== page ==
If you have a garden, spend some time outside every day actively engaging with your dog. Ball throwing can help burn off steam – just be careful not to overdo it; the sudden stopping and turning can be harsh on joints, and even younger dogs are at risk of sprain injuries. Setting up an obstacle/agility course can be another fun way to exercise both mind and body… of dog and owner!
Engage your dog’s nose
Dogs have a phenomenal sense of smell – you can try hiding treats or toys around the house or garden for them to find. Or hide yourself and play ‘hide-and-seek’ with your hound.
Keep that brain active!
Mental exercise can be almost as tiring as physical exercise. Isolation could be the perfect time to try and teach your dog a few new tricks. Maybe you will finally be able to crack that obedience work you never quite had time for? Or you could get creative – perhaps you were inspired by Crufts and could teach your dog a heel work to music routine to wow friends with post isolation.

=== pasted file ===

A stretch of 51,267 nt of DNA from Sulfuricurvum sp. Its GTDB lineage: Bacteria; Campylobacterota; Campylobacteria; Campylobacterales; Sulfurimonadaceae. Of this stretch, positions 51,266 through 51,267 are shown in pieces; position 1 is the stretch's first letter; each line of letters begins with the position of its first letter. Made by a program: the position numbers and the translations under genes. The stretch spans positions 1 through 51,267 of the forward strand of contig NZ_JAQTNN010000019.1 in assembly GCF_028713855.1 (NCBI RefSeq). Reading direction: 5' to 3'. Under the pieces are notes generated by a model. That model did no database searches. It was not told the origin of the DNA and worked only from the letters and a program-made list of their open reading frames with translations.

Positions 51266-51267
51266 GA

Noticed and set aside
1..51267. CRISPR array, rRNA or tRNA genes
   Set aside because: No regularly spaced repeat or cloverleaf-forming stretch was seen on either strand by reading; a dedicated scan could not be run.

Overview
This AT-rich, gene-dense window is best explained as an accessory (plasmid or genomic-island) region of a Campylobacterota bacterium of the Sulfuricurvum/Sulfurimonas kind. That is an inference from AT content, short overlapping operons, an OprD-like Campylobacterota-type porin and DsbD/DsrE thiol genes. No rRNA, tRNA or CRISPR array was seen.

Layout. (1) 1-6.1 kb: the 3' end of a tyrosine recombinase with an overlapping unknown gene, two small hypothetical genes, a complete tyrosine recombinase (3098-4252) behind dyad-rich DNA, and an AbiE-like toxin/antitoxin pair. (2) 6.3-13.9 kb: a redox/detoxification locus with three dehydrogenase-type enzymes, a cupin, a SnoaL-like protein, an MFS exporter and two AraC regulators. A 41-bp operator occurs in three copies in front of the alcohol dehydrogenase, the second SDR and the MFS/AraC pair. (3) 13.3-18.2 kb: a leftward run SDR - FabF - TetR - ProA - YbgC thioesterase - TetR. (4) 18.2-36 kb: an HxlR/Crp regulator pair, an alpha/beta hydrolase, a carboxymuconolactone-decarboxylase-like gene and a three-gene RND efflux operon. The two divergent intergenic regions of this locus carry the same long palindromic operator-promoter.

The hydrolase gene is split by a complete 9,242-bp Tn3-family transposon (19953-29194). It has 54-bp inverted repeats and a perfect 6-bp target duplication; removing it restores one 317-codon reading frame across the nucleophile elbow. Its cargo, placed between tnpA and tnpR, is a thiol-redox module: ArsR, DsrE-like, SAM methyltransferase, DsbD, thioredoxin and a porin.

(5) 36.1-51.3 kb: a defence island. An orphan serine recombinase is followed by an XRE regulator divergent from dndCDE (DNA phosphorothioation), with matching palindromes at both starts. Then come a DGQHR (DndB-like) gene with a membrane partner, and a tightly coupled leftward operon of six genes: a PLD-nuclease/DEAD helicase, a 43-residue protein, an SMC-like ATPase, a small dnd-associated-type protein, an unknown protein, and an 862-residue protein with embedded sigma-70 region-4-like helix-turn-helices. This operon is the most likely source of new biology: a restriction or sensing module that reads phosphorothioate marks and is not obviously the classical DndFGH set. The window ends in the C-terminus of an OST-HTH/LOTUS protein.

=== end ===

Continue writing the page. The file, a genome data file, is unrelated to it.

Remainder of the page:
Ditch the food bowl
Instead of feeding out of a bowl, try to make mealtimes a more physically and mentally active affair. If you have interactive feeding/puzzle toys, get these out and start using them. If not, why not try to create your own using safe items around the house? Hide kibble under plastic cups that your dog has to turn over, or in empty toilet rolls/cardboard boxes that he has to search through. Even just sprinkled on the floor is a more entertaining than a bowl. Just make sure you are constantly supervising.
Make a ‘snuffle box’
Hide a toy or treat in a cardboard box covered with a blanket so Fido has to snuffle his way in to retrieve the item.
Have you got any other tips for keeping your dog safely entertained? Share them with your friends or on social media. Let’s all help each other and keep those isolated pups happy and healthy!